This Week’s Headlines
Geese ravaging fields after refuge halts planting
By SEAN CLOUGHERTY
SMYRNA, Del. — For years, farmers around the Bombay Hook National Wildlife Refuge expected to have problems with geese on their farms starting the end of February and early March.
By that time of year, the geese had finished off what food plots and cover crops were planted for them in the refuge and began to look elsewhere, usually settling on the first green patch of ground they found.
But now that the refuge has stopped planting crops on its ground, farmers have been spending time and money months earlier chasing geese off their fields of wheat and other cover crops.
“You might say the refuge has moved a mile west,” Mark Wilson, whose family’s Legacy Farms tills thousands of acres around the refuge, said of the 20,000- to 40,000-bird flocks that have been causing crop damage.
“My point is they’re not (in the refuge) anymore. They’re off the Hook and that’s what it was made for.”
According the refuge’s website, Bombay Hook was established in 1937 linking refuges that extend from Canada to the Gulf of Mexico and acting as a breeding ground for migratory birds and other waterfowl.
“The value and importance of Bombay Hook for the protection and conservation of waterfowl has increased greatly over the years, primarily due to the loss of extensive surrounding marshland to urban and industrial development,” the website said.
In one field the Wilsons till — 350 acres planted in rye — the birds have eaten just about everything, munching the plants down their crown at ground level.
“You cannot find a spot where a goose hasn’t set its foot,” Mark said.
On a recent drive through the 16,000-acre refuge, Mark and brother Denny pointed out several fields that were once in production agriculture, now growing brush and saplings from two to 12 feet tall. The Wilsons said they and farmer neighbors fear that if the fields continue to go unformed, the refuge will be less desirable for birds to go.
“Nature is going to take it back and a goose isn’t going to go there,” Denny said.
“Migratory birds are going to sit on open fields,” Mark added. “You ever see a goose land in the woods?”
According to Oscar Reed, deputy manager at the refuge, ag crop and food plot planting stopped after the 2009 crop year.
Cover crops sowed at the end of 2009 were the last planted crops.
“We did not farm this year,” Reed said, leaving fallow about 800 acres in the refuge that had previously been leased to farmers.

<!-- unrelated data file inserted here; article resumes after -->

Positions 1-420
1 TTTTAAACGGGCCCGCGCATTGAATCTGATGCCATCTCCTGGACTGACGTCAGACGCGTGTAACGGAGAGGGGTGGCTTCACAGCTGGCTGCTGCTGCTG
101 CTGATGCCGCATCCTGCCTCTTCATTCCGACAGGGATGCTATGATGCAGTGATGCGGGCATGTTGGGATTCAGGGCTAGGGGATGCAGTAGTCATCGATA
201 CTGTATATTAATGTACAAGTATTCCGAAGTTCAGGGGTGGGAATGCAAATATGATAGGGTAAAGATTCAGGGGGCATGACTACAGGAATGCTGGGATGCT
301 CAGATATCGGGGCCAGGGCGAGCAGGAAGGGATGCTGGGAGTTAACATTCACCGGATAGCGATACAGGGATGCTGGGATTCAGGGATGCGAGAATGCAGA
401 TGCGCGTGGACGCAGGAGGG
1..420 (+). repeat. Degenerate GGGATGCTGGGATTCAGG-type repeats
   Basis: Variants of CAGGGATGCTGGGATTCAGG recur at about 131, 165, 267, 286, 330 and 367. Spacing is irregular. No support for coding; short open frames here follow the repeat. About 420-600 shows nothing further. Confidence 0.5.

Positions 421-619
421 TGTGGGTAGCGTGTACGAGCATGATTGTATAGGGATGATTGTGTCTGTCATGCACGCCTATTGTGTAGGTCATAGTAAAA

He said this year the refuge mowed upland fields for geese to browse in and allowed any volunteer wheat to continue to grow.
Reed said the decision to cease planting was due to a lawsuit filed against the refuge last year.
On March 1, 2010, the lawsuit was filed in the U.S. District Court in Delaware by the Widener Environmental and Natural Resources Law Clinic against the refuge to prevent the planting of genetically modified crops on refuge-owned land. The suit was brought by the Delaware Audubon Society, the Center for Food Safety and Public Employees for Environmental Responsibility.
Reed said he couldn’t comment on issues pertaining to the pending lawsuit.
The Bombay Hook suit is the second of its kind brought in Delaware. In 2009, the same groups filed and won a lawsuit against Prime Hook National Wildlife Refuge when a federal judge found the planting of genetically modified crops “poses significant environmental risks.”
To minimize geese damage on their crops, the Wilsons said they’ve had to dedicate someone full-time to drive around and scare the geese off their fields. Mark said they try to get someone to each field at least three times a day to keep the birds in the air in hopes of splitting the flocks up into smaller groups.
He said farmers have been calling one another once they see where the geese are headed, “just to let them know they’re heading there.”
“They’re going to eat somebody’s wheat,” Mark said. “We’re just try to keep them off ours and notify our neighbor.”
He said they spend about $200 to $300 a day in fuel and manpower chasing the geese.
The Wilsons said if the no planting policy continues at the refuge, deer damage to corn and soybean crops will increase as more deer venture out of the refuge in search of food.